Filling The Holes

I’m working on a sequel to my first two novels, the plot line tagging onto the first one. A number of readers had been asking for a sequel to that first novel, so I thought I’d let the central characters of both work together to solve a new mystery wrapped around an old one.


It’s been a difficult challenge. I started, not by planning the story out ahead of the writing, but by following my nose, inventing my way as I went. Some writers might be able to pull that off easily, but I found I had quite a few holes. If I were going to give readers a fun read, I’d have to plug those holes, let ’em own their own segments of the mystery.

I’m now in my third major edit, am still finding nonessential passages – and still these holes. Will it ever be airtight? I’m confident I can make it happen, but it may take three more big-time edits.


Just stay cool, Bob. You can make it happen.


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New Edition, Old Problems: On Hemingway’s The Sun Also Rises/The Millions




Papa Hemingway always was a lightning rod for controversy. If you’ve read THE SUN ALSO RISES, I’d be interested in your opinion on these accusations. Not in terms of today’s world, but in terms of the 1920s-30s.



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The Unknown War

The Wind Is Not A River, by Brian Payton


Did you know that during World War II, the Japanese actually invaded the American mainland? Neither did I until I followed up on the history Payton’s story was built around. Actually “mainland” may be a bit misleading; the Japanese invaded the two westernmost islands, Attu and Kiska, in the Aleutian chain. This story was withheld from the American public so as not to worry them unduly about the state of the war in the Pacific theater.

The story: John Easley, a Canadian journalist, cons his way onto a U.S. bomber in order to follow a story, using his brother Warren’s name and Canadian military rank. The plane is shot down, and only two on the plane survive: Easley and a young boy named Karl Bitburg the only survivors. They hole up in a cave on Attu, live on mussels and shore birds, keep warm by burning driftwood and coal they steal from the Japanese. Soon Karl is gone, leaving John to brave the frigid elements. Meanwhile, Easley’s wife, Helen, cons her way into the Aleutians in search of John, and the story alternates segments on John’s survival and Helen’s fated search for him.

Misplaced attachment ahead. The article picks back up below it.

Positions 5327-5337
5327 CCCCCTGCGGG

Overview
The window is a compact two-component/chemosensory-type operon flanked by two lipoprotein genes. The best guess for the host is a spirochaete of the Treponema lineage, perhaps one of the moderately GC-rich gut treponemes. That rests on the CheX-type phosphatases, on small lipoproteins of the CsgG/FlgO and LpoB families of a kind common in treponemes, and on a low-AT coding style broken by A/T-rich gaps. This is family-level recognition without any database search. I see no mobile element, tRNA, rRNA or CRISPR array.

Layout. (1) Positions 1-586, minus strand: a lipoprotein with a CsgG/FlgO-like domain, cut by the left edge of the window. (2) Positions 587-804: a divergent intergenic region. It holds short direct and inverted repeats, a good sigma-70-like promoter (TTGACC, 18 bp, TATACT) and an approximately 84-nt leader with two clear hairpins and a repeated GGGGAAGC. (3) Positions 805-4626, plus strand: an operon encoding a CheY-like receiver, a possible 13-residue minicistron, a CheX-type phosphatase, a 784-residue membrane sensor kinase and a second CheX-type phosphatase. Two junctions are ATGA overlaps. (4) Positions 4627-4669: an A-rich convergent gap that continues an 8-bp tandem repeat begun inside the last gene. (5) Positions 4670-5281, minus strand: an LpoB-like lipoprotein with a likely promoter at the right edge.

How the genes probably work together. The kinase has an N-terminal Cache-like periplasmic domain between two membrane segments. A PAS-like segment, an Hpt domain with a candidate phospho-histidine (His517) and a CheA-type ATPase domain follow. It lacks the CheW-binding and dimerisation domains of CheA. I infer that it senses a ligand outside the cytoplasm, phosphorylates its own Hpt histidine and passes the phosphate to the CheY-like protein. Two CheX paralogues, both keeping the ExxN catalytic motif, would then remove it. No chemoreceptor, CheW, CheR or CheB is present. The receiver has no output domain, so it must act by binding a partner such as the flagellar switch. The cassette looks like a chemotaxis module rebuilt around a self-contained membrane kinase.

This isn’t The Bridges of Madison County, and it isn’t Jack London’s To Build a Fire; it’s an inventive and nearly true story of noncombatants caught in the tangles of war. As such, Payton has dreamed up an inventive tale that keeps you wishing and hoping.
Payton has chosen to write his book in third person, present tense, a choice that can work well in short fiction, but in a novel it leaves this writer too much aware of the narrator, thus creating distance between reader and writer. There are ways to make such a structural choice work: leaving long narrative passages in that person and tense, but when closer to the characters and in dialogue, it would have worked better to switch to past tense. But still it’s a difficult choice. The book seems to have suffered from editing, too; there are a sufficient number of typographic and grammatical errors which my distract a reader.